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As other countries catch on, bagged milk’s roots remain uniquely Canadian

BENJAMIN MACDONALD/The Globe and Mail

To mark Canada 150, Globe Style's Clearly Canadian series explores iconic examples of domestic design.

Bagged milk first made a splash in 1968, after it was test-marketed by DuPont and Guaranteed Pure Milk Co. in Montreal and Vancouver. The format offered less packaging waste, less breakage and reduced shipping weight (and therefore costs) when recycling numbers for traditional glass and coated paperboard containers were low. The new packaging also coincided with the switch from imperial to metric; resizing adjustments were more easily made in the bag format than upright gable-top cartons.

According to a 1997 report from the Environment and Plastics Industry Council, which surveyed the impact of bagged milk on the market, the sale of plastic pouches makes up more than 83 per cent of the Canadian market, and has managed to cut the solid waste generated by the industry by 20 per cent (even while sales of milk are up 22 per cent). Regardless of packaging, the milk is still pasteurized (the safety process to kill harmful bacteria has been mandatory in Canada since 1991) and homogenized.

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The bag fits best in the original plain, purpose-designed reusable plastic pitcher that has been ubiquitous since the 1970s. The generic curved style with an integrated handle remains constant, regardless of its many manufacturers – not that designers haven't tried to improve its aesthetics: There are stainless steel versions and, in the Prototype section of this year's Interior Design Show, emerging Ottawa product firm Warehouse proposed several jazzed-up versions of the bag holder with a prismatic faceted angled jug and others with a rubberized finish.

Cutting the bag open with scissors is its own special skill – too small a hole and the bag is likely to sag over and spill; too large and it pours too much too fast. Enter the Snippit, that magnetized doodad ubiquitous on Canadian refrigerators since the first Trudeau held our highest political office. The safety box cutter/paperclip hybrid was invented by Canadian John Ostrovsky in 1978 and still costs less than a cup of coffee. Ostrovsky had a nightmare that his then-infant son Kevin (who now runs company operations) got hold of kitchen scissors left out after cutting milk and injured himself. Ostrovsky, a civil engineer, quit his job and went through several prototypes before settling on the curved key-shape with a built-in blade, clip and magnet, which he then patented.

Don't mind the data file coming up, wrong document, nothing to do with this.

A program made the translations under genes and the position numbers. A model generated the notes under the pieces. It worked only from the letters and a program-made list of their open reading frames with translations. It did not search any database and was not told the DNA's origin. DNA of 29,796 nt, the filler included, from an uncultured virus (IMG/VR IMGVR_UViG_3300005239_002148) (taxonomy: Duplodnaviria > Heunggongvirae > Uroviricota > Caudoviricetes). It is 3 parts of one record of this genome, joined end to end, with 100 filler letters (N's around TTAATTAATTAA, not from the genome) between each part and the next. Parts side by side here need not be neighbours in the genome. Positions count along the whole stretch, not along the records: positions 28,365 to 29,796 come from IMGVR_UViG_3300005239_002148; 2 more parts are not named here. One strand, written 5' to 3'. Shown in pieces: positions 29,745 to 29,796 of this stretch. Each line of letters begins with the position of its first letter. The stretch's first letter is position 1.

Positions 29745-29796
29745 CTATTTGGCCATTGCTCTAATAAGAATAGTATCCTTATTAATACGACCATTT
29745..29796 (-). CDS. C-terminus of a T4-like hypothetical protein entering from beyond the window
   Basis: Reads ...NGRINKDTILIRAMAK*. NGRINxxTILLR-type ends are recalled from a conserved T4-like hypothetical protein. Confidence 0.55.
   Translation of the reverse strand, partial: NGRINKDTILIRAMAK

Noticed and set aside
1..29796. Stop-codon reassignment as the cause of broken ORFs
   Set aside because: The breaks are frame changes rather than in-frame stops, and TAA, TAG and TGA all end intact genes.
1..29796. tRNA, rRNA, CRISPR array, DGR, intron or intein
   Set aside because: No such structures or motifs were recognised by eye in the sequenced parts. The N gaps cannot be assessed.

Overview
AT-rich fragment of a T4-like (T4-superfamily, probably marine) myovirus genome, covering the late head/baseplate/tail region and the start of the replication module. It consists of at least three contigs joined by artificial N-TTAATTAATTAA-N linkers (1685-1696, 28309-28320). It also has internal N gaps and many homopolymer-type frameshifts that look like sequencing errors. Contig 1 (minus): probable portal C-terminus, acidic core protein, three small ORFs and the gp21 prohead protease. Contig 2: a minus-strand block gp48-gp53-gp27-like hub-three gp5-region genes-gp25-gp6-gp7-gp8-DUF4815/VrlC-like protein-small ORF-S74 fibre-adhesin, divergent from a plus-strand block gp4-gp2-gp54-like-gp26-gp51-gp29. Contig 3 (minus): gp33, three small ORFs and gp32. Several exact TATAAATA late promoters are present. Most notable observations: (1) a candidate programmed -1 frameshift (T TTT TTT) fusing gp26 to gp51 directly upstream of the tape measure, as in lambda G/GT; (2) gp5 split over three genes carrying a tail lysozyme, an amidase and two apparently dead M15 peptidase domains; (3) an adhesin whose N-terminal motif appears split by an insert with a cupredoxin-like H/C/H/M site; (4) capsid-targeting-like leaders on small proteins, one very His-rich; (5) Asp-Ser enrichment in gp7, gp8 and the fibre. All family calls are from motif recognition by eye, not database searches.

Originally launched through K-Mart and Home Hardware, Ostrovsky's first retailer customers, the Snippit is still manufactured by his company, Tangibles, on a purpose-built machine at the family-run 50,000-square-foot extrusion and injection moulding plant in Etobicoke, Ont. Millions of the blades have been sold around the world and now inspire hacks and other uses. The Snippit enjoys unexpected popularity among those who fish as a tool for efficiently cutting fishing line.

Although parts of Mexico and some regional dairies in the U.S. offer bagged milk, Canada's 1.33-litre bags (sold in three-packs totalling four litres) have frequently made the country a curious object of international fascination – and a butt of jokes. Nonetheless, England adopted the practice when Waitrose began selling bagged milk in 2008 (Sainsbury's also made the switch in 2010). The U.K.'s industrial designers haven't yet got their jug and cutter designs quite right, however, so who's laughing now?

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Nathalie More

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